If the Government announced sheep farmers would be supported by a scheme similar to the old Variable Premium now, it would maintain industry confidence over the coming months, says NSA chief executive Phil Stocker.
Surely this sorry state of indecision will end soon and we will either have a Brexit deal, or we won’t.
We should know in the next couple of months whether we have a transition period with an orderly withdrawal, albeit probably still full of indecision, or no deal and a sudden departure – with a lot of uncertainty.
Maybe very soon this first phase will be behind us – maybe.
We are far better prepared for a no-deal Brexit than we are led to believe by the media, and while Defra and the Department for International Trade have probably had the most to do, they are well-prepared with the aim of keeping trade and product flows continuing.
Does this mean everything will go smoothly? Well, I wouldn’t go that far.
Promises that a UK-EU trade agreement would be the easiest deal ever negotiated look optimistic.
We can only hope they are right, and we must do what is in our power to help, but it’s also right to prepare for the worst.
This is where contingency plans come in, and why organisations like the NSA spend a lot of time warning of worst-case scenarios.
It is not because we enjoy being prophets of doom, but because we need to drive home the risks of getting things wrong and make sure commitments are given to safeguard our food and farming industries.
By doing this work, we hope we can avoid things going wrong in the first place, and if they do ensure measures are in place to limit the damage.
You could argue it’s a lot of time and effort for what might not happen, but that’s just like no-deal planning.
We have been successful in getting verbal commitments, at least, that money will be there to protect our farming industry in the case of market collapse following a no-deal Brexit.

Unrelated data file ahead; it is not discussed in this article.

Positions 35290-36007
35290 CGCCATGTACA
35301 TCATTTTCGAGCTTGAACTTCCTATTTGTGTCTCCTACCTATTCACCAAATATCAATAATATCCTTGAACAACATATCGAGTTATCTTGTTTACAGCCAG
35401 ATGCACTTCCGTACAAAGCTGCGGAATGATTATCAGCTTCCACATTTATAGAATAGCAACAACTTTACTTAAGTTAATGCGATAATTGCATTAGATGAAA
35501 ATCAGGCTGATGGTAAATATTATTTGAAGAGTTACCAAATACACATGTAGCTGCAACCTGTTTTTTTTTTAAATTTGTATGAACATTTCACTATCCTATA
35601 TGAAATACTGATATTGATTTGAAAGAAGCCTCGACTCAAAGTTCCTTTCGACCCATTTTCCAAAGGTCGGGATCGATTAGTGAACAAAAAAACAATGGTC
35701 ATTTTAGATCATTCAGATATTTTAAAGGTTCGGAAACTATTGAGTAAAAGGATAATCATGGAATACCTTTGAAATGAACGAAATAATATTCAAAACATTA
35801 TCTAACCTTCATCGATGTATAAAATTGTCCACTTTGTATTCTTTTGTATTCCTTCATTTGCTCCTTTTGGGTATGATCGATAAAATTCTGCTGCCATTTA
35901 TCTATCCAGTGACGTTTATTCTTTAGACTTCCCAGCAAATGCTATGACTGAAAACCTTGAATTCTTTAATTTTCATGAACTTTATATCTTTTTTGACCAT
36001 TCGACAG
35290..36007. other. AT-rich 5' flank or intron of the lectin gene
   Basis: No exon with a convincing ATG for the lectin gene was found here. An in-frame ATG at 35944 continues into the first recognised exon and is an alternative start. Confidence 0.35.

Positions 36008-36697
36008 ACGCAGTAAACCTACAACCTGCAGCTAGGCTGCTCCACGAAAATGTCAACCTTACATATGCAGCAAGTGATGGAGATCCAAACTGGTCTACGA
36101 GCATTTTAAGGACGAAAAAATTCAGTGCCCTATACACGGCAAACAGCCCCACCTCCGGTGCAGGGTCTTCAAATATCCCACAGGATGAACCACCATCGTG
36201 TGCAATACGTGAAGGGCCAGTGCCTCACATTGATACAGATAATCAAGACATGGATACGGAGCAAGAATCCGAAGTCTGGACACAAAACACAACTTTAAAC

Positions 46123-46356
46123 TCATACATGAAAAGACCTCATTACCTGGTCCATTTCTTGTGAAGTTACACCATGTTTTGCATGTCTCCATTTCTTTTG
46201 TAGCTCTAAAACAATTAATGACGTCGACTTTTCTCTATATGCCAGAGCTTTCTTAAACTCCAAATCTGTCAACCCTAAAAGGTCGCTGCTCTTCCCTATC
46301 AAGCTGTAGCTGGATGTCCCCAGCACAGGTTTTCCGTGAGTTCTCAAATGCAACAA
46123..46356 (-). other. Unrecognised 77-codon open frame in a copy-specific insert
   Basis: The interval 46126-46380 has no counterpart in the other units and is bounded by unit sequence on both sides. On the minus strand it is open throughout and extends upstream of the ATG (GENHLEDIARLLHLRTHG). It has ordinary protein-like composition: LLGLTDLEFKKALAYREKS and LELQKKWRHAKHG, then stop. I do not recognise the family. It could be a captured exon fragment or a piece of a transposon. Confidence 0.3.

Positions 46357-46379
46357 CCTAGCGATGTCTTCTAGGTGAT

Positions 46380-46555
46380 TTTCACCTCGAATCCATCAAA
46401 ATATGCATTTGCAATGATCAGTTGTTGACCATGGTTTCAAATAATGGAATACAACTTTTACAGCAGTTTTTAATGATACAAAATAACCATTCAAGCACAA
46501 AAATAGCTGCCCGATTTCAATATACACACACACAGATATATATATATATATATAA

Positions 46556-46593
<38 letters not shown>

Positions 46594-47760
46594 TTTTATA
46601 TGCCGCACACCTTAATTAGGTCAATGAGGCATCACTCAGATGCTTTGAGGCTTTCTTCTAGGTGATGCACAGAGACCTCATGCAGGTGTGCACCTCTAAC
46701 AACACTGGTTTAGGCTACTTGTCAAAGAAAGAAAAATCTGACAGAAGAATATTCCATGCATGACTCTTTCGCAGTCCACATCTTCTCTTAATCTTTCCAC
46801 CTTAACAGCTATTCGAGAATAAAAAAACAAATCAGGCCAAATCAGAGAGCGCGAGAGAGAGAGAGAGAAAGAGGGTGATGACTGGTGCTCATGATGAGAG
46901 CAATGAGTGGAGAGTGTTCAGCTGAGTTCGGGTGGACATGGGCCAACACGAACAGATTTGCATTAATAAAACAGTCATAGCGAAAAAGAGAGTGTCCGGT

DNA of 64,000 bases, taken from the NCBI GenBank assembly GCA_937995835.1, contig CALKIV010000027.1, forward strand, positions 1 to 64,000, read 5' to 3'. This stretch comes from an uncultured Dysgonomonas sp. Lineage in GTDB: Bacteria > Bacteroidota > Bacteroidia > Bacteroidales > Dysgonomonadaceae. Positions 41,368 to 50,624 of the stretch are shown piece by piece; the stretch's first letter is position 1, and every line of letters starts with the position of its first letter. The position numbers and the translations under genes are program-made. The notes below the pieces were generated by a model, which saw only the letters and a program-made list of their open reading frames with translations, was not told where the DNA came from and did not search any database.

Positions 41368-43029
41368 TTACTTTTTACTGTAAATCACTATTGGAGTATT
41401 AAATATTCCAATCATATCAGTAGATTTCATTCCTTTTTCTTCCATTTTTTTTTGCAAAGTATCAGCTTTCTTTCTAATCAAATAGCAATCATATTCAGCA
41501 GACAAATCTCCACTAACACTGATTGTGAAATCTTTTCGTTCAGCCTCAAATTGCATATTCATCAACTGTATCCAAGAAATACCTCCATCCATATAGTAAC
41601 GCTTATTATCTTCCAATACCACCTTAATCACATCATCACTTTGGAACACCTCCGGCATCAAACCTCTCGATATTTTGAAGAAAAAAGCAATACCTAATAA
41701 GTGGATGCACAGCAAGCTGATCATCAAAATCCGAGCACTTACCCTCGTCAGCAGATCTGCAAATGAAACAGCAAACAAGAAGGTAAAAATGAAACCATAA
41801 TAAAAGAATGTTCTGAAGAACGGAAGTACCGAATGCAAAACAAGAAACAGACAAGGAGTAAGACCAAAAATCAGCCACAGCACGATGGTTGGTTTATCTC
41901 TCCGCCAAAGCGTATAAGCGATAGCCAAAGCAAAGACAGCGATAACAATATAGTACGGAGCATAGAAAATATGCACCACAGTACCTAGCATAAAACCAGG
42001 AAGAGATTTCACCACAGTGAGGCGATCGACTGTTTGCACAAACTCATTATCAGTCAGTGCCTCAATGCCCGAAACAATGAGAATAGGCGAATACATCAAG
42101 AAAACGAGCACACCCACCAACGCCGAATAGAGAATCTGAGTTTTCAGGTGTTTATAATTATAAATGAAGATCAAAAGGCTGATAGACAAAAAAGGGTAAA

Nowhere has more support been promised than for our sheep sector. It may sound ungrateful, but as soon as money is mentioned, there are arguments about who gets it and how.
We must remember, though, that contingency planning should not be about income support handouts once things have gone wrong.
That does little to protect an industry working hard to improve its productivity.
Contingency support should be considered by Government and industry as an investment, particularly when we have had plenty of time to plan to avoid problems occurring in the first place, helping maintain the investments farmers, processors and others in the supply chain are already making.
Current Defra and devolved administration preferences are for a ewe headage payout following market difficulties as a result of a no-deal Brexit.
This is for reasons of simplicity, but also a laudable desire to make sure money goes to the lambing flocks.
However, on this basis, all lambing flocks will get the same money whether they have already sold into a strong market or a weak market after no deal.
Even worse, store lamb finishers who today are paying reasonable prices may get their fingers burnt, and with no breeding ewes will get no support at all.
It’s a very blunt tool that will do nothing to give confidence or to avoid things going wrong in the first place.
A sudden no-deal departure from the EU will almost certainly bring desperate times for our sheep industry and no one knows for how long.
Desperate times require difficult and effective decisions, and if we lose viable access to the EU market, the most effective use of contingency money would be to invest it in a way that keeps that trade flowing viably for processors and producers, via something similar to the old Variable Premium Scheme which guaranteed returns.*
If this was announced now, it would result in confidence at the autumn sales and keep store and breeding stock prices up.
Surely this is preferable to sitting back and allowing things to go wrong, and if we don’t have problems then it wouldn’t cost a penny.
Before he resigned in February, our Farming Minister George Eustice gave a commitment that in the case of no deal, our sheep industry would be supported to a level which would maintain its size, scale and nature.
Now he is back in his seat, this could be a real test of his understanding and commitment.
*This scheme operated by paying farmers the difference between an average price of lamb set over a number of reference years and the current market value.